The first to speak at the

lunch was Prince Norodom Sirividh, who, according to others who were present,

told Christopher that Cambodia had only "half the freedom" it wanted to

have.

Second was Kem Sokha, the Chairman of the National Assembly's Human

Rights Commission, who said he told Christopher that Cambodia has four pressing

human rights problems. First, that the government continues to intimidate the

MPs; second, that the court system is not independent; third, that there is no

freedom of expression and fourth, no rule of law.

Sokha said he told

Christopher that it will do no good to try to develop the country without first

addressing human rights.

Sokha said he didn't have enough time to tell

Christopher that he expected to be kicked out of his political party and

expelled from the assembly along with five other members of the BLDP

party.

The BLDP faction led by Minister of Information Ieng Mouly did

expel him as planned on Saturday.

National Assembly member Ahmad Yahya,

who also attended the lunch , said he told Christopher there were some areas in

which he disagreed with the government, but he said that Christopher did not

"give us a strong message. He listened to us," he said.

At the press

conference, Christopher noted that Cambodia is in "a fragile difficult

situation. Democracy begins with elections. So much has to be done in the

future."

He said that a free press is essential to the function of a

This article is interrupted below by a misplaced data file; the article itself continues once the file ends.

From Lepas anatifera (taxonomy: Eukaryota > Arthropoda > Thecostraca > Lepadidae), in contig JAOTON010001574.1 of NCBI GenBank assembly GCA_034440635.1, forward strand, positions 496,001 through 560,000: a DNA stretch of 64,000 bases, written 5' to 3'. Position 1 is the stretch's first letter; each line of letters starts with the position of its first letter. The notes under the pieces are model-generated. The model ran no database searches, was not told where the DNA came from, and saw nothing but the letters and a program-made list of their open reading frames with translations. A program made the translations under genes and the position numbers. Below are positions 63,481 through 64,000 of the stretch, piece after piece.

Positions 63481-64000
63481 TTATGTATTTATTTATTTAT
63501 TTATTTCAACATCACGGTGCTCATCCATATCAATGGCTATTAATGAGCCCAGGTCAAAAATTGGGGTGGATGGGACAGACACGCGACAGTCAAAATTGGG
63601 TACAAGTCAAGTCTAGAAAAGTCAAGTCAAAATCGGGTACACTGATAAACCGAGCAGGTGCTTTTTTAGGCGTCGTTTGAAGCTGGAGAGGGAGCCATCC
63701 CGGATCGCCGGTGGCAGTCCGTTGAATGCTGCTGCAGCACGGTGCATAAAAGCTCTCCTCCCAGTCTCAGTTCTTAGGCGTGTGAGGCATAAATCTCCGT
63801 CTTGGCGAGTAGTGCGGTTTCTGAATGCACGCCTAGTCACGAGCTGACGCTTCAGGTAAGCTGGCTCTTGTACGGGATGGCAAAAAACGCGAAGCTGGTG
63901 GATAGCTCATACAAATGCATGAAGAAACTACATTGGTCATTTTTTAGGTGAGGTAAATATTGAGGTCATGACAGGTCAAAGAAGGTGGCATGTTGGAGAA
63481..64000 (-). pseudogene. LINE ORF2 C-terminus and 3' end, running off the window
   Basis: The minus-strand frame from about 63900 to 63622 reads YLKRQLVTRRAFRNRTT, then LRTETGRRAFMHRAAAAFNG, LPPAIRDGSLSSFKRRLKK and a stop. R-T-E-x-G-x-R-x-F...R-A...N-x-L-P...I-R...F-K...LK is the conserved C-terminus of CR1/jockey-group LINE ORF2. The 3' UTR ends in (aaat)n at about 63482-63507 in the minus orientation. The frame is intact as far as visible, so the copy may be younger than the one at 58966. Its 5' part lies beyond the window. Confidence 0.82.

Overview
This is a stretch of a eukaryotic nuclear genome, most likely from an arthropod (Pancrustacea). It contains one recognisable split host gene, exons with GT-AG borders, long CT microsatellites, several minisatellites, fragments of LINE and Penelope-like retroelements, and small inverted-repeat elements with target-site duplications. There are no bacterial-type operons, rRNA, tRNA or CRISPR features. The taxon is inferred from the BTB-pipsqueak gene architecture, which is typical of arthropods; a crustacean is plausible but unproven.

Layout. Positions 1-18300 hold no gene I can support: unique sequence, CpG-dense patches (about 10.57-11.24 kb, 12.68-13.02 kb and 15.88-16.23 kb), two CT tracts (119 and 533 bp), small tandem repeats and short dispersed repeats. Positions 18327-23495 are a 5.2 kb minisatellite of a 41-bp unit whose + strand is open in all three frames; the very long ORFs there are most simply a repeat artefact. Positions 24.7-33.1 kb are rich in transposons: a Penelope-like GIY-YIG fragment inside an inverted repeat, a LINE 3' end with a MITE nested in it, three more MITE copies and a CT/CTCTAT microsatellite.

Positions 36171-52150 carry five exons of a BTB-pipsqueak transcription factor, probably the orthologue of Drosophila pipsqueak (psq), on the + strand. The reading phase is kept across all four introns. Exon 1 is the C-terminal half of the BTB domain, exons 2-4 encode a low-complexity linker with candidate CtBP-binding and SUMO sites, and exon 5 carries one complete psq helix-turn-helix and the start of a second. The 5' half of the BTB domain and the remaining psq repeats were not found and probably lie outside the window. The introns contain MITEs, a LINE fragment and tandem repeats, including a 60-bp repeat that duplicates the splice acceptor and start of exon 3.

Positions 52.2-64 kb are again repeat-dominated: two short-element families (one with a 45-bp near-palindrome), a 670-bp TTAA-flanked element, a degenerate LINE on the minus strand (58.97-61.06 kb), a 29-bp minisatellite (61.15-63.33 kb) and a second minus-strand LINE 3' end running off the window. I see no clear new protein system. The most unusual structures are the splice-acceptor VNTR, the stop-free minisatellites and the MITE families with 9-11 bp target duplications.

democracy. "That is something that will have to be worked out in Cambodia," he

said.

He said that U.S. assistance to Cambodia would not waver, even

though the level of USAID funding is in jeopardy by some members of

Congress.

"I think it would be one of the last programs Congress would

want to abandon," he said.

Earlier in the day, he announced the

disbursement of $12 million for ongoing USAID programs in Cambodia.

The

previously pledged funds were for an ongoing family health and birth spacing

program; the Cambodian assistance to primary education, the Technical Support

project, and the Democratic Initiatives project.

In addition he announced

10,000 tonnes of rice to be delivered to the World Food Program to help counter

Cambodia's food shortage this year.

The only uncertainty in the trip was

an on-again-off-again tour of Tuol Sleng, the school that became the Khmer

Rouge's most notorious torture prison.

More than 20,000 Cambodians were

executed there between 1975 and 1978. The visit to Tuol Sleng replaced a planned

visit to the Silver Pagoda. It was put on the schedule at the insistence of the

Washington press traveling with Christopher.

Pol Pot came up at lunch as

well. Christopher asked who among the group had spent the Khmer Rouge era in

Cambodia. Three had.

"I explained they killed my father before my eyes,"

said Kem Sokha. The others told similar tales of horror.

At the press

conference, Christopher said that U.S. leadership in Cambodia in the 1970s and

80s was perhaps "not satisfactory." Christopher was deputy secretary of state

during the Carter Administration in the late 70s. "No doubt with the benefit of

hindsight the United States could have done many things better in Cambodia."

He also briefly mentioned the need for Cambodia to be granted Most

Favored Nation and General System of Preferences status by the U.S. Congress.

The status, which would open U.S. markets to Cambodian goods by lowering and

eliminating tariffs on certain products, was "crucial to Cambodia's

recovery."

He said both prime ministers had said they thought the first

priority was "to establish an economy that gives people something to live for."